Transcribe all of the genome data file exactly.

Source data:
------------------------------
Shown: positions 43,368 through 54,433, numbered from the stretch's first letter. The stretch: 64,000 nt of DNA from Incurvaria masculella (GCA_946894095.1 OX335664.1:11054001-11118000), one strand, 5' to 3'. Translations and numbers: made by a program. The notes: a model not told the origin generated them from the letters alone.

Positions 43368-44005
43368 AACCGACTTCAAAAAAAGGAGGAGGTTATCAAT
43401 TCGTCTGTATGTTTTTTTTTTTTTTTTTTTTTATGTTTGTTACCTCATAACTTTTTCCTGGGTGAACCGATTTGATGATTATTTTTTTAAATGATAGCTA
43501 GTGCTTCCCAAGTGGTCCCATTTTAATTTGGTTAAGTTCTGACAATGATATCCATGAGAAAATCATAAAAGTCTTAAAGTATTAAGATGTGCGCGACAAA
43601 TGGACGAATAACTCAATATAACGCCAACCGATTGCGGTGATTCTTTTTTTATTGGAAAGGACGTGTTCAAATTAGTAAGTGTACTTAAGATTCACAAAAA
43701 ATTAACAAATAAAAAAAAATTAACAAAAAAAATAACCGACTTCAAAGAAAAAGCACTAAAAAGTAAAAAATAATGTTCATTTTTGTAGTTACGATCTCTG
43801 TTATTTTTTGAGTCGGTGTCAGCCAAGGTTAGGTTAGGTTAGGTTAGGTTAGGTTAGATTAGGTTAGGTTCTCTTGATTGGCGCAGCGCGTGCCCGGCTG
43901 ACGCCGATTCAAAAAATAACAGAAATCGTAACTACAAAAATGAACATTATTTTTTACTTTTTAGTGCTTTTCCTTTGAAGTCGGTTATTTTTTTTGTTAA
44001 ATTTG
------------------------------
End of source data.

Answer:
Shown: positions 43,368 through 54,433, numbered from the stretch's first letter. The stretch: 64,000 nt of DNA from Incurvaria masculella (GCA_946894095.1 OX335664.1:11054001-11118000), one strand, 5' to 3'. Translations and numbers: made by a program. The notes: a model not told the origin generated them from the letters alone.

Positions 43368-44005
43368 AACCGACTTCAAAAAAAGGAGGAGGTTATCAAT
43401 TCGTCTGTATGTTTTTTTTTTTTTTTTTTTTTATGTTTGTTACCTCATAACTTTTTCCTGGGTGAACCGATTTGATGATTATTTTTTTAAATGATAGCTA
43501 GTGCTTCCCAAGTGGTCCCATTTTAATTTGGTTAAGTTCTGACAATGATATCCATGAGAAAATCATAAAAGTCTTAAAGTATTAAGATGTGCGCGACAAA
43601 TGGACGAATAACTCAATATAACGCCAACCGATTGCGGTGATTCTTTTTTTATTGGAAAGGACGTGTTCAAATTAGTAAGTGTACTTAAGATTCACAAAAA
43701 ATTAACAAATAAAAAAAAATTAACAAAAAAAATAACCGACTTCAAAGAAAAAGCACTAAAAAGTAAAAAATAATGTTCATTTTTGTAGTTACGATCTCTG
43801 TTATTTTTTGAGTCGGTGTCAGCCAAGGTTAGGTTAGGTTAGGTTAGGTTAGGTTAGATTAGGTTAGGTTCTCTTGATTGGCGCAGCGCGTGCCCGGCTG
43901 ACGCCGATTCAAAAAATAACAGAAATCGTAACTACAAAAATGAACATTATTTTTTACTTTTTAGTGCTTTTCCTTTGAAGTCGGTTATTTTTTTTGTTAA
44001 ATTTG